The week in security: Google to shame HTTP users; Telstra's secret to finding cybersecurity staff

CISOs beware: a specially-built USB device can steal credentials even from locked Windows PCs after being inserted for just seconds. Also worrying is quantum computing, which is inching closer to reality and promises to compromise many core cybersecurity technologies.

Increasing user concern about whaling and the migration to Microsoft Office 365 cloud applications are driving strong demand for Mimecast solutions that led the company to deepen its investment in the Australian market.

This is little surprise given that executives believe security of cloud data is even more important than the user experience of those services. Yet the cloud shift is also seeing new forms of ransomware and other attacks that are being answered with new spearphishing-detection tools.

Yet despite all the scanners in the world, cybersecurity defences must always consider the human aspect of information security, experts continue to warn even as a high-profile investigative journalist warned that cybercriminals were undergoing a cyber criminal mind shift with implications for how CISOs defend their networks. Such issues also have implications for the oft-cited security skills gap, although Telstra says it's not that hard to find skilled people if you get a bit creative.

This, as the FBI arrested two hackers for stealing information on senior government officials – and as a US government audit found that the massive Office of Personnel Management (OPM) hack could have been avoided and experts weighed in on security requirements for that country's upcoming election.

The US investigated Russia on allegations that it was trying to hack that election, even as US president Barack Obama was bragging about the US government's cybersupremacy – which was seemingly reiterated by confirmation that the US did hack the Elysée Palace in 2012 – but reiterated his concerns about a cyber-arms race.

Presidential contender Donald Trump had no such scruples, calling for the US to expand its cybersecurity capabilities as part of a broad expansion of the military. Yet all US government agencies already face a requirement for stronger and more proactive cybersecurity capabilities, after data-protection guidelines were updated for the first time in over a decade – providing guidance for Australian companies charting their strategic security direction.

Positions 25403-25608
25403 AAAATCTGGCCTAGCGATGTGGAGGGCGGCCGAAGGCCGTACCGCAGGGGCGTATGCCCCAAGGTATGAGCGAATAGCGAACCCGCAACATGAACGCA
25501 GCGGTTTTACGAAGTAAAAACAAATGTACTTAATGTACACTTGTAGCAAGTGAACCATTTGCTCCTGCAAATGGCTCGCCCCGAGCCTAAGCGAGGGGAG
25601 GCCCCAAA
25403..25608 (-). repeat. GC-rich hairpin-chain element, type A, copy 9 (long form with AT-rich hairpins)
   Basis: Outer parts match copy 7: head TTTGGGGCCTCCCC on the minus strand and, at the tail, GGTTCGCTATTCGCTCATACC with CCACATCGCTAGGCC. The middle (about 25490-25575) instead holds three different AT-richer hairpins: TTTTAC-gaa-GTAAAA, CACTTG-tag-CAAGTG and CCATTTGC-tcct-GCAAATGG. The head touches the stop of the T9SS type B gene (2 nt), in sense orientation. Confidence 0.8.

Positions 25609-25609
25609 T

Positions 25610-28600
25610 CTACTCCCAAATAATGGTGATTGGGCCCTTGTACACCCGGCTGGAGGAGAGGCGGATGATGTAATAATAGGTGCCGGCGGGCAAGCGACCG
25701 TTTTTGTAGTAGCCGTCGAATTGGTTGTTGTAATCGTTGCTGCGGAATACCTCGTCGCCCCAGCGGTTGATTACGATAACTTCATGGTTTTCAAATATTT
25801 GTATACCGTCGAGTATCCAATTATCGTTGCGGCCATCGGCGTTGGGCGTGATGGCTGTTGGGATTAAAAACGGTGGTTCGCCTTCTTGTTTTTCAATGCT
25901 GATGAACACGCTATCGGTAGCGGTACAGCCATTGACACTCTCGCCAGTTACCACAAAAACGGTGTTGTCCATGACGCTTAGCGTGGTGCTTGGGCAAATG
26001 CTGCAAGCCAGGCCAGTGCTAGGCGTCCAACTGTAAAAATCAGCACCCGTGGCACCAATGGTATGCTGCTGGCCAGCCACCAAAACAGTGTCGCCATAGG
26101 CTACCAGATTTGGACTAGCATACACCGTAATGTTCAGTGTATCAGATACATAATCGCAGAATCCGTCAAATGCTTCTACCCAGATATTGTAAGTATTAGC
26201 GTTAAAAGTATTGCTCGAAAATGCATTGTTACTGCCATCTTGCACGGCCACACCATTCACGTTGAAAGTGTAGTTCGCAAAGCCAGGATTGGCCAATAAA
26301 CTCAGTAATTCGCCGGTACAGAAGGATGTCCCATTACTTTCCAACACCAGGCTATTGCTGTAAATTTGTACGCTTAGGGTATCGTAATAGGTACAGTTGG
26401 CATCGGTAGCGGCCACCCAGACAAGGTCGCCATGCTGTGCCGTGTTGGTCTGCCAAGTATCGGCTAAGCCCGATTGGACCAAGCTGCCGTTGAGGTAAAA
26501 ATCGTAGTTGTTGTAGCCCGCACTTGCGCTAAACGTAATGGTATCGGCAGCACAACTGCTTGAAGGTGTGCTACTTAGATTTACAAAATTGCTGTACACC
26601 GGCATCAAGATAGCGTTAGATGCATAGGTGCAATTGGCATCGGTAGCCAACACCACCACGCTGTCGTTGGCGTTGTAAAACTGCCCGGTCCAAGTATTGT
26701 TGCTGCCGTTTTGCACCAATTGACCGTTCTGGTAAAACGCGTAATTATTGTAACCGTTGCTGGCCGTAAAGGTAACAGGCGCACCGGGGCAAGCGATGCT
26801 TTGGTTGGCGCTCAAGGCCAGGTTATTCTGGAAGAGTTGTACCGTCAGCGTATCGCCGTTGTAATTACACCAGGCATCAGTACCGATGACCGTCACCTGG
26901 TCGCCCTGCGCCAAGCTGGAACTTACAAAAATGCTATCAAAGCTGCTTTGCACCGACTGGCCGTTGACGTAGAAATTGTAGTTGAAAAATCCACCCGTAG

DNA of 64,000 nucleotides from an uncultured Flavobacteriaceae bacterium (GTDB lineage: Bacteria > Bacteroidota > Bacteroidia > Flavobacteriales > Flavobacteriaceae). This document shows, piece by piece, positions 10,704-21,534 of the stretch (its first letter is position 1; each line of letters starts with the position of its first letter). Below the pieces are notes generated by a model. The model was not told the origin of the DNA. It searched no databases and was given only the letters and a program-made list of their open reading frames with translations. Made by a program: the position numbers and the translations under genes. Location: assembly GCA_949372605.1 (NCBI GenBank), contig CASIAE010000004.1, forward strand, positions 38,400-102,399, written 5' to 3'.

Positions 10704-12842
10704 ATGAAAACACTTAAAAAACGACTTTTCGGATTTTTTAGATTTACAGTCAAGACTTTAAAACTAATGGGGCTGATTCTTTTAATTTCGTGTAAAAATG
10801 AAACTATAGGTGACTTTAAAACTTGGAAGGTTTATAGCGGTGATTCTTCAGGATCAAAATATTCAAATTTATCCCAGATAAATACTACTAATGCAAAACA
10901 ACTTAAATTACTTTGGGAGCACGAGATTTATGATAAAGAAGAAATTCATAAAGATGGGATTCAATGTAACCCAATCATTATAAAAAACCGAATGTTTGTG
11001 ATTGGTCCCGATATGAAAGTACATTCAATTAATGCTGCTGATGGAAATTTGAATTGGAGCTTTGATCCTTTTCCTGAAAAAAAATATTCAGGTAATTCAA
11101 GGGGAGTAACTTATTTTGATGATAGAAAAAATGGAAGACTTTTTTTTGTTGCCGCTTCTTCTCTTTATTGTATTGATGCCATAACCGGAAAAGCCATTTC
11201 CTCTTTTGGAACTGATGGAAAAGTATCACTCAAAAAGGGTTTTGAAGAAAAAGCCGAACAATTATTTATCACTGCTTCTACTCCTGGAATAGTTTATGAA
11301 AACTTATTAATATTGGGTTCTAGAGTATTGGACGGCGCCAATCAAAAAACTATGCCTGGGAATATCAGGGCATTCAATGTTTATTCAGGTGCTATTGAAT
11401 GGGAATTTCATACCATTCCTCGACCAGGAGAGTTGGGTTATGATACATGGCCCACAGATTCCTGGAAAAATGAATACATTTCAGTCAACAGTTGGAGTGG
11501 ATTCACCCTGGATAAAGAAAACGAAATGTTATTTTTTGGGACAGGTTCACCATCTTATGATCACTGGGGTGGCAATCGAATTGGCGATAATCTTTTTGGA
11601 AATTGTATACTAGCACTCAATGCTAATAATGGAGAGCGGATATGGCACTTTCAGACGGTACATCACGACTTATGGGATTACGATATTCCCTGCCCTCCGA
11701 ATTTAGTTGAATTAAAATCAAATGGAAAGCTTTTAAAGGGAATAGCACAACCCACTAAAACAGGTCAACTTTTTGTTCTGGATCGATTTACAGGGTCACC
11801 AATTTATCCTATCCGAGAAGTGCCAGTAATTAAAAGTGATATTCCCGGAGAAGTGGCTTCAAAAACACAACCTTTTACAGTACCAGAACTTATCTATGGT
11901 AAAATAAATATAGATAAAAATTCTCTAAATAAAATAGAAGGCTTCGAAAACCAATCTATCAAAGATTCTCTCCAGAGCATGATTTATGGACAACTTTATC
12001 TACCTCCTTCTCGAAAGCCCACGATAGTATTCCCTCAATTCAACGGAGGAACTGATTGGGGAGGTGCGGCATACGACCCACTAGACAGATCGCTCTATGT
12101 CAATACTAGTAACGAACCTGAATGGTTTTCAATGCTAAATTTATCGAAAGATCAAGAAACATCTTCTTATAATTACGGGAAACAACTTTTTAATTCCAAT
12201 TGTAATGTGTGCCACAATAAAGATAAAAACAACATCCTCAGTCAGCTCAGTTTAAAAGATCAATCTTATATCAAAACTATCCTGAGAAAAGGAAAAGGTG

The Xen Project patched serious flaws in its virtualisation software while a bug in Sophos antivirus malware scanners triggered false positives on a critical Windows file, while Google offered a three-level Android patch that some worried could cause user confusion. Also confused were Web site owners who have been wondering why their site rankings have been dropping – and it's often thanks to changes in Google Safe Browsing technology. Google is also moving to mark HTTP connections as insecure in a subtle push to Web site owners to jump on the HTTPS bandwagon that will kick off in January.

There were suggestions that half of network management systems are vulnerable to cross-site scripting and SQL injection attacks, even as one security firm found itself in the legal crosshairs on allegations of a stock-tanking tactic in which the security firm claimed key medical products could be hacked in order to fund a short-selling scheme.

Intel moved to sell off its majority stake in its McAfee security unit, partnering with investment firm TPG to respawn the former McAfee security company – although original founder John McAfee may be ready to put a spanner in the works.

An audit of connected device security found that few manufacturers are taking it seriously, while reports from the field suggested that end users are equally lax when it comes to security as 99 percent of compromised user accounts come from password reuse. Many others are also surfacing as data hoarders revive and rework massive data sets compromised in breaches years ago.